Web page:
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Thread: The origin of Slavs790 days old

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    Quote Originally Posted by Orialix View Post
    4000? I cannot rule it out, but let us keep in mind that Slavic and Batlic languages have the same word (i.e. of the same origin) for iron. Thus I have some doubts as of whether they may have split before iron started being used in Northern Europe (and that, AFAIK, happened around 3000 years ago, although you can never tell if there is something about it that archaeologists have not found out yet).




    That might be true as Baltists fail to reconstruct a Common Proto-Baltic - so different are remnants of Old Prussian from East Baltic languages.
    But some claim that:

    Baltic names of iron were obviously borrowed from Slavic (Let. gelezis, Lit.dzèlzs).
    "The Names of Metals in the Turkic and Indo-European Languages"

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    Quote Originally Posted by Wojewoda View Post
    Now, I cannot rule out it was either Slavs or Balts who were the donors of the word in question to the others, whilst remembering that it could have taken place only before 1st palatalization in Slavic. However, the explanation provided in the link is just not plausible.
    First off, Proto-Eeastern Baltic was not stranger to z and ž (suffice is to take a look at the very conservative Lithuanian phonology http://https://en.wikipedia.org/wiki...nian_phonology). Thus if it had taken the word for iron from Slavic, it would have not replaced it with g (which, as it seems, later morphed into dz in Latvian), but kept ž instead. That sound obviously developed in Slavic from g, while in Baltic it remained the way it was in Indoeuropean.
    Second, users of Proto-Slavic had no reason whatsoever to replace zerz with želěz-, as both ž and l were perfectly known to them. Thereby the common Balto-Slavic origin of the word still holds.

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    Migrations and language shifts as components of the Slavic spread:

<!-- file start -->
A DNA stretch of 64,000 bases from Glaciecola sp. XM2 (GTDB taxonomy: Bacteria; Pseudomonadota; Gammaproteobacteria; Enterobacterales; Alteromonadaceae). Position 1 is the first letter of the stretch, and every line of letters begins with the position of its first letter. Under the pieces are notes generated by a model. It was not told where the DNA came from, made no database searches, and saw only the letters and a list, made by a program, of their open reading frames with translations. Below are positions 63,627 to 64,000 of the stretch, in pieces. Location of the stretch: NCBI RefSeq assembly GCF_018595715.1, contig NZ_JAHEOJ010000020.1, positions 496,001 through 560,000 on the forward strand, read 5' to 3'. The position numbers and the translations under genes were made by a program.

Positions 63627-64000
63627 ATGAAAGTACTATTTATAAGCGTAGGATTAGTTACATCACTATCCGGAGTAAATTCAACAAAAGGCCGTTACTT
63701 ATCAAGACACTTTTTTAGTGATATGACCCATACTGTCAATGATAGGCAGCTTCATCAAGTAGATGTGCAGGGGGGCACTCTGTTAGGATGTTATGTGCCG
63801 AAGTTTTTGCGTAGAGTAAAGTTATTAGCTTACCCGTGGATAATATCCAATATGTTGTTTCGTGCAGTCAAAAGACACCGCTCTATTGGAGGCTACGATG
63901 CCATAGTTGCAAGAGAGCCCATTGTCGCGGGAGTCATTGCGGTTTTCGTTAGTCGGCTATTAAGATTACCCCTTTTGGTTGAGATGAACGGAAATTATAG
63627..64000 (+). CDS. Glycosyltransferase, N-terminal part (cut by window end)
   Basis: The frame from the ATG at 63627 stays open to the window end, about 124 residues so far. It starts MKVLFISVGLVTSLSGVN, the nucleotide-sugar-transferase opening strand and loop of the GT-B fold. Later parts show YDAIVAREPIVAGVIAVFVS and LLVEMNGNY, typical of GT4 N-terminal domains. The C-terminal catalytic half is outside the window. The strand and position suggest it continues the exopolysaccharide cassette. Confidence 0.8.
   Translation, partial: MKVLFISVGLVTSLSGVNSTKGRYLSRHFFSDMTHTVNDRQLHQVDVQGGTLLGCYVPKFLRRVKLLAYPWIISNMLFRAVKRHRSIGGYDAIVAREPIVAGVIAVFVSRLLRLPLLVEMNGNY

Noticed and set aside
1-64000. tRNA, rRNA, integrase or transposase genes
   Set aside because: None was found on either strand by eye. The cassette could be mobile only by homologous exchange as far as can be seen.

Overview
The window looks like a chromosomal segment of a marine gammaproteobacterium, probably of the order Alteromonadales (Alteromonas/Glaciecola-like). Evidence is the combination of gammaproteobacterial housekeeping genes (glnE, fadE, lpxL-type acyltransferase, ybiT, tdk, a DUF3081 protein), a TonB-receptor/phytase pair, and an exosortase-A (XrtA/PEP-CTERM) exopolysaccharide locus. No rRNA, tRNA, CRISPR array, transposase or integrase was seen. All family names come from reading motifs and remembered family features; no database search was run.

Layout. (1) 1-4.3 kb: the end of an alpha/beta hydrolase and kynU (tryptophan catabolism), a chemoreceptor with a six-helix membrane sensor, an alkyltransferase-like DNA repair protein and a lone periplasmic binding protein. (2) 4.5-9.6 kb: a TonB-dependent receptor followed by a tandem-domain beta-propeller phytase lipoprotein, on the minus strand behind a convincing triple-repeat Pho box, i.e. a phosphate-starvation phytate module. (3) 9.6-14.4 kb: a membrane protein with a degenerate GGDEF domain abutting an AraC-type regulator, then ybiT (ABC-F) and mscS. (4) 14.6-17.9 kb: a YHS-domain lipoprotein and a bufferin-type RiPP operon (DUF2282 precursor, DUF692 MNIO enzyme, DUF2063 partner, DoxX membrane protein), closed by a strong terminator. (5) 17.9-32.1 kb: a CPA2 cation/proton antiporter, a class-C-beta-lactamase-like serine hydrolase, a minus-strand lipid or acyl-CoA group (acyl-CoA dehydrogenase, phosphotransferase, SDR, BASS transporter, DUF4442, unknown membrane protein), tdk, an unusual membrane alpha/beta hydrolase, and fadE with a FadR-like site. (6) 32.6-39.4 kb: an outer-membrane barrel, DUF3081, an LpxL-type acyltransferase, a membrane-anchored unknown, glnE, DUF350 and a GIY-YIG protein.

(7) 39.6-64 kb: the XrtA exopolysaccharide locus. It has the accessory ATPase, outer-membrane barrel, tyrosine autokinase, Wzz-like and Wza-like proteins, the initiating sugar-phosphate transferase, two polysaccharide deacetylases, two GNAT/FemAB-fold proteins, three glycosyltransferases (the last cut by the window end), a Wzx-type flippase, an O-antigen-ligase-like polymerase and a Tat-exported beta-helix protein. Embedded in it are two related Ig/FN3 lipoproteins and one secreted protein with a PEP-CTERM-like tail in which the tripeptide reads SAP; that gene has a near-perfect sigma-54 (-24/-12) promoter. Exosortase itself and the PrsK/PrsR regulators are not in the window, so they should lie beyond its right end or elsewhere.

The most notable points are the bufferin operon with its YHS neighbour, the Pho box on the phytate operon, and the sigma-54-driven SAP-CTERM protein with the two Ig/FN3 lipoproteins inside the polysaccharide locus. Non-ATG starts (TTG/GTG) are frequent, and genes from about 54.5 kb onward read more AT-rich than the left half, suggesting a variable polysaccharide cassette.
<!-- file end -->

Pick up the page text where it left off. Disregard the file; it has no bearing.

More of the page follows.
https://www.academia.edu/36296234/Jo..._Slavic_spread

    https://www.ff.cuni.cz/wp-content/up...arly-Slavs.pdf

    This is also interesting:



    - - - Updated - - -

    Divided by DNA. The uneasy relationship between archaeology and ancient genomics:

    https://www.nature.com/magazine-asse...18-03773-6.pdf

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    Quote Originally Posted by Orialix View Post
    Text
    What's your take on where proto-Slavic was spoken?
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    Poland is a misunderstanding. It is a country which lies on the frontier between western and slavic world, and which combines elements of both.
    In fact, they are not even the Europeans in strict sense, meaning European as in bearing the responsibility and understanding of European interests. Poland has always been an subordinate country, on one side sucking German dick, on the other side -- Russian one, some kind of "novice" europeans, who are full of inferiority complexes, hysteria and obsessity neuroses. This is also true for all Baltic countries

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    Quote Originally Posted by Orialix View Post
    Now, I cannot rule out it was either Slavs or Balts who were the donors of the word in question to the others, whilst remembering that it could have taken place only before 1st palatalization in Slavic. However, the explanation provided in the link is just not plausible.
    First off, Proto-Eeastern Baltic was not stranger to z and ž (suffice is to take a look at the very conservative Lithuanian phonology http://https://en.wikipedia.org/wiki...nian_phonology). Thus if it had taken the word for iron from Slavic, it would have not replaced it with g (which, as it seems, later morphed into dz in Latvian), but kept ž instead. That sound obviously developed in Slavic from g, while in Baltic it remained the way it was in Indoeuropean.
    Second, users of Proto-Slavic had no reason whatsoever to replace zerz with želěz-, as both ž and l were perfectly known to them. Thereby the common Balto-Slavic origin of the word still holds.
    Yeah, dzelzs seems to be one of those words, where Lithuanian g gives Latvian dz and Russian zh.

    Gerve - Dzērve - Žuravļ (a type of bird)
    Gyvoti - Dzīvot - Žitj (to live)
    Geltonas - Dzeltens - Žoltij (yellow)
    ... and many more

    Similarly there is I think also k-c-č trio (Lith - Lat - Ru), that is a bit rarer but also present. For example - Vilkenas - Vilcēns - Volčara (little wolf).

    They must have come from some proto-Balto-Slavic most likely.

    Interesting in this regard is word "dzintars" (gyntaras, jantarj) - amber. If it was known from proto-BS, then in Slavic it should have given žantarj, which did not happen. It is possible though that in both Baltic and Slavic it was loan word from somewhere.

    Phoenician (jainitar, “sea-resin”) is an interesting option, but j->g in Baltic languages? Not likely I guess, because Baltic languages had j themselves.
    There was also no g->j in Slavic. I dont know of such cases.

    But maybe there was some other language that had g->j, similar sound change to what later happened to Sweddish. In which case Balts would borrow at stage of g, Slavs at stage of j.

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